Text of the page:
Austin, CA, Mohottige, D, Sudore, RL, Smith, AK, Hanson, LC. Tools to promote shared decision making in serious illness: a systematic review. JAMA Intern Med 2015; 175: 12131221.CrossRefGoogle ScholarPubMed
May, R, Thompson, J. The role of pediatric palliative care in complex congenital heart disease: three illustrative cases. J Palliat Med 2017; 20: 13001303.CrossRefGoogle ScholarPubMed
Keele, L, Keenan, HT, Sheetz, J, Bratton, SL. Differences in characteristics of dying children who receive and do not receive palliative care. Pediatrics 2013; 132: 7278.CrossRefGoogle Scholar
Feudtner, C, Kang, TI, Hexem, KR, et al. Pediatric palliative care patients: a prospective multicenter cohort study. Pediatrics 2011; 127: 10941101.CrossRefGoogle ScholarPubMed
DeSteno, D, Gross, JJ, Kubzansky, L. Affective science and health: the importance of emotion and emotion regulation. Health Psychol 2013; 32: 474486.CrossRefGoogle ScholarPubMed
Hanschmidt, F, Linde, K, Hilbert, A, Riedel- Heller, SG, Kersting, A. Abortion stigma: a systematic review. Perspect Sex Reproduct Health 2016; 48: 169177.CrossRefGoogle ScholarPubMed
Pinto, NM, Weng, C, Sheng, X, et al. Modifiers of stress related to timing of diagnosis in parents of children with complex congenital heart disease. J Matern Fetal Neonatal Med 2016; 29: 33403346.CrossRefGoogle ScholarPubMed
Kaplowitz, MD, Hoehn, JP. Do focus groups and individual interviews reveal the same information for natural resource valuation? Ecol Econ 2001; 36: 237247.CrossRefGoogle Scholar
Supplementary material: File

Delaney et al. supplementary material

Table S1

Download Delaney et al. supplementary material(File)
File 13 KB
1
Cited by

Save article to Kindle

To save this article to your Kindle, first ensure coreplatform@cambridge.org is added to your Approved Personal Document E-mail List under your Personal Document Settings on the Manage Your Content and Devices page of your Amazon account. Then enter the ‘name’ part of your Kindle email address below. Find out more about saving to your Kindle.

Note you can select to save to either the @free.kindle.com or @kindle.com variations. ‘@free.kindle.com’ emails are free but can only be saved to your device when it is connected to wi-fi. ‘@kindle.com’ emails can be delivered even when you are not connected to wi-fi, but note that service fees apply.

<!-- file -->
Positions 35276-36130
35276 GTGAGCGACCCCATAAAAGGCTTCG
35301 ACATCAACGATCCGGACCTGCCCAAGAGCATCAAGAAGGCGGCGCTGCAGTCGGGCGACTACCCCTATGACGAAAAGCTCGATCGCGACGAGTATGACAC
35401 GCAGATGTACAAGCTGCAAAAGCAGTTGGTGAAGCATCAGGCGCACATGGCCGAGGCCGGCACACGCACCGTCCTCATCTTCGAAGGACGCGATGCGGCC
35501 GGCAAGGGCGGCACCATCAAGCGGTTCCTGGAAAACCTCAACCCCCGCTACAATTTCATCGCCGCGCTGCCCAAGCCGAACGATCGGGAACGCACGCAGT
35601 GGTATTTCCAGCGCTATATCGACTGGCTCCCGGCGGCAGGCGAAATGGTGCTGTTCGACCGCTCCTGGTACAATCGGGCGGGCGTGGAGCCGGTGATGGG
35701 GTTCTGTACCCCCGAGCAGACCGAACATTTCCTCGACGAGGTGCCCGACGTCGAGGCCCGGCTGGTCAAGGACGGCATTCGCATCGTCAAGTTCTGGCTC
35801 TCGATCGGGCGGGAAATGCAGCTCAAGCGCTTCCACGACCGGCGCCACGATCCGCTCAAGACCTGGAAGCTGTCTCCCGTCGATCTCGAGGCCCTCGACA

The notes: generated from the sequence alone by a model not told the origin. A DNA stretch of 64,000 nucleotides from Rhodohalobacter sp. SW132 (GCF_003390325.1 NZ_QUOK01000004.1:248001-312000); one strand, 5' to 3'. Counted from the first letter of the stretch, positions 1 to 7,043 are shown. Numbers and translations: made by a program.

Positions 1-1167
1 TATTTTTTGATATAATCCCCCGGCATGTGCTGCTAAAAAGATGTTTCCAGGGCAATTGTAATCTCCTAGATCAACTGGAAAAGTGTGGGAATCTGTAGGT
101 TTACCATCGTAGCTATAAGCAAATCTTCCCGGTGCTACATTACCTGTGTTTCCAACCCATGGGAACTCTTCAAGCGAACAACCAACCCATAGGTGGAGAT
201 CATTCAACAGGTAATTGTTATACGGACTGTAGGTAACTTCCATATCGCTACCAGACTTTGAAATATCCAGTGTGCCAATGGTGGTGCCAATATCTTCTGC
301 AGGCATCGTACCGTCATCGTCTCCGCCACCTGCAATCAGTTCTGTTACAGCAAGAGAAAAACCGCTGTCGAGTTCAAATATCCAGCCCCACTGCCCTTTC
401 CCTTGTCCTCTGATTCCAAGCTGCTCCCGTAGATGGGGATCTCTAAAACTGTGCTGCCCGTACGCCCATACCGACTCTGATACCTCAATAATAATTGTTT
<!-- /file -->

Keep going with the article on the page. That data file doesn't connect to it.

Find out more about the Kindle Personal Document Service.

Parents’ decision-making for their foetus or neonate with a severe congenital heart defect
Available formats
×

Save article to Dropbox

To save this article to your Dropbox account, please select one or more formats and confirm that you agree to abide by our usage policies. If this is the first time you used this feature, you will be asked to authorise Cambridge Core to connect with your Dropbox account. Find out more about saving content to Dropbox.

Parents’ decision-making for their foetus or neonate with a severe congenital heart defect
Available formats
×

Save article to Google Drive

To save this article to your Google Drive account, please select one or more formats and confirm that you agree to abide by our usage policies. If this is the first time you used this feature, you will be asked to authorise Cambridge Core to connect with your Google Drive account. Find out more about saving content to Google Drive.

Parents’ decision-making for their foetus or neonate with a severe congenital heart defect
Available formats
×
×

Reply to: Submit a response

Please enter your response.

Your details

Please enter a valid email address.

Conflicting interests

Do you have any conflicting interests? *